Francis Cook, 1st Viscount of Monserrate

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Sir Francis Cook, 1st Baronet (1817–1901) was a British merchant and art collector.


In 1833, he entered his father's firm Cook, Son & Co. based in the City of London, which traded finished wool, cotton, linen and silk, after travels in Europe and the Near East. From 1869, he was its head, rising to be one of Britain's three richest men.

In 1849, he bought Doughty House in Richmond and in 1855 the quinta of Monserrate in Sintra, Portugal. There, he restored Monserrate Palace, a Moorish-style palace, and became visconde de Monserrate (Viscount of Monserrate).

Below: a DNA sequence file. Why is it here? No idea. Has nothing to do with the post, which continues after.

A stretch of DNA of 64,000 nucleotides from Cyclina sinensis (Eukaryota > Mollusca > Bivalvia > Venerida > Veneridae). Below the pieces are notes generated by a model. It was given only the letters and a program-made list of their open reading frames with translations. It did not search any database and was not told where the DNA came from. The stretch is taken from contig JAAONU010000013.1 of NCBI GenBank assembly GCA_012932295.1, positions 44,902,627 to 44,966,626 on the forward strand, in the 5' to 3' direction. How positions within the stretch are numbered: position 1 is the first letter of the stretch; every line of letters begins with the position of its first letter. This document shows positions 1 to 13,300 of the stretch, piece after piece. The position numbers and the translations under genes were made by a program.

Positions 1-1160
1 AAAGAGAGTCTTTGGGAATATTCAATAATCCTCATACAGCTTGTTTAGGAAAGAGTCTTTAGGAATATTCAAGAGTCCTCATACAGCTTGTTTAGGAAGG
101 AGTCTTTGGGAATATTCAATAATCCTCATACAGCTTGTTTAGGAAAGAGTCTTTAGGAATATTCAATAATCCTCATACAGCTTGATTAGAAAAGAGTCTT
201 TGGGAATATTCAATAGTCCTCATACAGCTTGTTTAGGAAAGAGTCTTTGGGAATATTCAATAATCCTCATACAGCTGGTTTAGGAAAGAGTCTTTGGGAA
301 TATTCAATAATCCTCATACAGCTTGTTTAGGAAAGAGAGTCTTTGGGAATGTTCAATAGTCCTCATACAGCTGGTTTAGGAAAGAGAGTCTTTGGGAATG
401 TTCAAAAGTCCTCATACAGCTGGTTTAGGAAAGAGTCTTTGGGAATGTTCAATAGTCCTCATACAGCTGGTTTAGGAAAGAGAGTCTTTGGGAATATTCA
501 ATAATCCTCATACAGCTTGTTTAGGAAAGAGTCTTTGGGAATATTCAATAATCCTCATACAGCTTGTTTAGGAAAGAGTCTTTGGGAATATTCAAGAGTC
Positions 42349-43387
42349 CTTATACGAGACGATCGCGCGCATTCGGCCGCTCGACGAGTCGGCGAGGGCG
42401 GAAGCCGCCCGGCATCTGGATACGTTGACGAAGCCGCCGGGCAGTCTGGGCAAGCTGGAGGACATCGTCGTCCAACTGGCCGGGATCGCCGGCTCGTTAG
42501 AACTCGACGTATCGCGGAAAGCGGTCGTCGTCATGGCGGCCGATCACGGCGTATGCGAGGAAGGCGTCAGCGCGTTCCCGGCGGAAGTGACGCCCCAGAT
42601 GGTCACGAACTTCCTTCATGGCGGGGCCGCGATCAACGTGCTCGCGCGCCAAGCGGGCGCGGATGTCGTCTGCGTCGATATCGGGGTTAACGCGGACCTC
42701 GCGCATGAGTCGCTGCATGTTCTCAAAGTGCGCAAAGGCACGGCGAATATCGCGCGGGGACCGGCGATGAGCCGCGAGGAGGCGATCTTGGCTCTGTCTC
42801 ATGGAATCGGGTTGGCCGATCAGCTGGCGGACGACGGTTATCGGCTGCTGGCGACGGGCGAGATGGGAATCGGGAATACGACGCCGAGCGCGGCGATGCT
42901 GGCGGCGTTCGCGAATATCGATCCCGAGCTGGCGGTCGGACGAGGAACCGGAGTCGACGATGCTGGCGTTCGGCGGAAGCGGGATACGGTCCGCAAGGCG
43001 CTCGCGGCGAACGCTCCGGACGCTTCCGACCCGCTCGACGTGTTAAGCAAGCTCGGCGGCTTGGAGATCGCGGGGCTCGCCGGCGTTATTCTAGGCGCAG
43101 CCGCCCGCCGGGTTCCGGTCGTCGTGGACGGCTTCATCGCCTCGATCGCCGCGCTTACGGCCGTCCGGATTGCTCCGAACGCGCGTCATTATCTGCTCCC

He began to collect classical sculpture in the late 1850s. He collected his first major paintings in 1868, at which date Sir John Charles Robinson (1824–1913), former V&A curator, became his advisor. He had 510 major works by 1876 and in 1885 added a Long Gallery to Doughty House to accommodate the growing collection, making this gallery open to scholars.

In 1885, he married for the second time to the American feminist stockbroker and former clairvoyant Tennessee Claflin, and on 10 March 1886 he was created a baronet.[1] He died on 17 February 1901, leaving an estate of £1,600,000, and was buried at West Norwood Cemetery. He was succeeded by his son Frederick.

Works collected by him[edit]


  1. ^ "No. 25564". The London Gazette. 2 March 1886. pp. 1027–1028. 

External links[edit]

Baronetage of the United Kingdom
Preceded by
New creation
(of Doughty House)
1886 – 1901
Succeeded by
Frederick Cook